Choosing a rock

Perspectives of a bush-rock collector and a saxicolous lizard

Research output: Contribution to journalArticleResearchpeer-review

Abstract

The illegal collection of loose surface rock (‘bush-rock’) from sandstone, granite and laterite outcrops, and its sale as decoration for suburban gardens, is widespread in southern Australia. We examined the microhabitat preferences of velvet geckos Oedura lesueurii, and the ways in which habitat availability for this species is affected by the removal of bush-rock. The geckos are found mostly under large (> 15 cm diameter) rocks lying on other rocks. These large rocks are much less common in disturbed outcrops than in undisturbed areas, because large rocks are the main target of rock collectors. Measurements on a sample of confiscated rocks suggest that rock thieves are selective with respect to rock shape as well as overall rock diameter, and hence that bush-rock removal may reduce the diversity of thermally distinctive shelters available to the lizards. In combination with laboratory studies showing that O. lesueurii use a complex series of structural and microclimatic criteria to select diurnal retreat sites, our fieldwork suggests that commercial bush-rock removal substantially degrades available habitat for these lizards, and presumably for other saxicolous fauna as well.
Original languageEnglish
Pages (from-to)49-56
Number of pages8
JournalBiological Conservation
Volume67
Issue number1
DOIs
Publication statusPublished - 1994
Externally publishedYes

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collectors
lizard
lizards
rocks
rock
Gekkonidae
outcrop
habitat availability
laterite
granite
sandstone
habitats
shelter
microhabitat
microhabitats
sales
fieldwork
gardens
garden

Cite this

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title = "Choosing a rock: Perspectives of a bush-rock collector and a saxicolous lizard",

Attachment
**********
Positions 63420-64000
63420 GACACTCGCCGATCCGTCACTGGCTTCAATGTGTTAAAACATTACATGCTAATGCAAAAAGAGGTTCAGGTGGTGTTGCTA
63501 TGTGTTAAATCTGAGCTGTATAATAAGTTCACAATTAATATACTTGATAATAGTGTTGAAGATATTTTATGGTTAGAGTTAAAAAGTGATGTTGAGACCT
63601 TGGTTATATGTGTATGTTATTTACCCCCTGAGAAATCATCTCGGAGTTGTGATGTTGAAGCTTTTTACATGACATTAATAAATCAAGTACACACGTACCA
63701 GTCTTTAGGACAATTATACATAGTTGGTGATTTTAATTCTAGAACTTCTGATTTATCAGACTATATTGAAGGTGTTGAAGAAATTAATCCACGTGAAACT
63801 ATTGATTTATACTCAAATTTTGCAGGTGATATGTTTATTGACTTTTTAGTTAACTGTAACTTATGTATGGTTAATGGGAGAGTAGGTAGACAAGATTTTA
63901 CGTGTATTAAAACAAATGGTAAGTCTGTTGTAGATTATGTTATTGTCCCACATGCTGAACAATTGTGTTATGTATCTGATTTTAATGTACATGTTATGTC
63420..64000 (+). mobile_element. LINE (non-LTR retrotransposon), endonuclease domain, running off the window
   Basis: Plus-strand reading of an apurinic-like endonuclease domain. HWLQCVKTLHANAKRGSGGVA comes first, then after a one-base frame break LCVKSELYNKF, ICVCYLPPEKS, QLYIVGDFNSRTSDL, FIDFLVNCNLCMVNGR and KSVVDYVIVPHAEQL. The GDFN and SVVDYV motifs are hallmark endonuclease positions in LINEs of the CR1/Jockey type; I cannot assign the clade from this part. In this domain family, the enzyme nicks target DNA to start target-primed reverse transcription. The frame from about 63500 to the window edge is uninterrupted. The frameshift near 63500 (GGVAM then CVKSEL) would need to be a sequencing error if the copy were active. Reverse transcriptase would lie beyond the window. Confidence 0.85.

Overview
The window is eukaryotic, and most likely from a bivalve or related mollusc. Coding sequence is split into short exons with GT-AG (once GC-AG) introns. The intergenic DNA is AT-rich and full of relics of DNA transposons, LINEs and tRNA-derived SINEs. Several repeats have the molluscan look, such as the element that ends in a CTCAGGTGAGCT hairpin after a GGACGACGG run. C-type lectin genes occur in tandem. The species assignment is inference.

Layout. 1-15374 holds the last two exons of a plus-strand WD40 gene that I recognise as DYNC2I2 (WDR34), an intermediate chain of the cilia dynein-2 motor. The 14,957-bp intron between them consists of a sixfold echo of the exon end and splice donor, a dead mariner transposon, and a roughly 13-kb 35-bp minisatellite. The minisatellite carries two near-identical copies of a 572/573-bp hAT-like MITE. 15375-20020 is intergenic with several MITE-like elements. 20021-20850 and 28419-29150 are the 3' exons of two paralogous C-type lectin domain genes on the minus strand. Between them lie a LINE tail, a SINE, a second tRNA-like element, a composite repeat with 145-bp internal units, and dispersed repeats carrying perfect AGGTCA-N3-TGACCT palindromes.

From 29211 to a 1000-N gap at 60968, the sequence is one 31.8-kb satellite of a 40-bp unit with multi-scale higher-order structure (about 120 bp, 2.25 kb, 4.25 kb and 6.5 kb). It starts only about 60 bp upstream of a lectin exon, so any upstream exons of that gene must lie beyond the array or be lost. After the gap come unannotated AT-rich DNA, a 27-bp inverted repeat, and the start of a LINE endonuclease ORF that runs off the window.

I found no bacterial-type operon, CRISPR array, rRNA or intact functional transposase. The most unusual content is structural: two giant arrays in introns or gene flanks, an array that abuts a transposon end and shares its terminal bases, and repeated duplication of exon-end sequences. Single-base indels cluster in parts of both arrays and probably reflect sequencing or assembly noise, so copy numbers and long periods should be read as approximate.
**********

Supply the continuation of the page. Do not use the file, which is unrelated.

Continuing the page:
abstract = "The illegal collection of loose surface rock (‘bush-rock’) from sandstone, granite and laterite outcrops, and its sale as decoration for suburban gardens, is widespread in southern Australia. We examined the microhabitat preferences of velvet geckos Oedura lesueurii, and the ways in which habitat availability for this species is affected by the removal of bush-rock. The geckos are found mostly under large (> 15 cm diameter) rocks lying on other rocks. These large rocks are much less common in disturbed outcrops than in undisturbed areas, because large rocks are the main target of rock collectors. Measurements on a sample of confiscated rocks suggest that rock thieves are selective with respect to rock shape as well as overall rock diameter, and hence that bush-rock removal may reduce the diversity of thermally distinctive shelters available to the lizards. In combination with laboratory studies showing that O. lesueurii use a complex series of structural and microclimatic criteria to select diurnal retreat sites, our fieldwork suggests that commercial bush-rock removal substantially degrades available habitat for these lizards, and presumably for other saxicolous fauna as well.",
author = "Christine Schlesinger and R Shine",
year = "1994",
doi = "10.1016/0006-3207(94)90008-6",
language = "English",
volume = "67",
pages = "49--56",
journal = "Biological Conservation",
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}

Choosing a rock : Perspectives of a bush-rock collector and a saxicolous lizard. / Schlesinger, Christine; Shine, R.

In: Biological Conservation, Vol. 67, No. 1, 1994, p. 49-56.

Research output: Contribution to journalArticleResearchpeer-review

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AU - Shine, R

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AB - The illegal collection of loose surface rock (‘bush-rock’) from sandstone, granite and laterite outcrops, and its sale as decoration for suburban gardens, is widespread in southern Australia. We examined the microhabitat preferences of velvet geckos Oedura lesueurii, and the ways in which habitat availability for this species is affected by the removal of bush-rock. The geckos are found mostly under large (> 15 cm diameter) rocks lying on other rocks. These large rocks are much less common in disturbed outcrops than in undisturbed areas, because large rocks are the main target of rock collectors. Measurements on a sample of confiscated rocks suggest that rock thieves are selective with respect to rock shape as well as overall rock diameter, and hence that bush-rock removal may reduce the diversity of thermally distinctive shelters available to the lizards. In combination with laboratory studies showing that O. lesueurii use a complex series of structural and microclimatic criteria to select diurnal retreat sites, our fieldwork suggests that commercial bush-rock removal substantially degrades available habitat for these lizards, and presumably for other saxicolous fauna as well.

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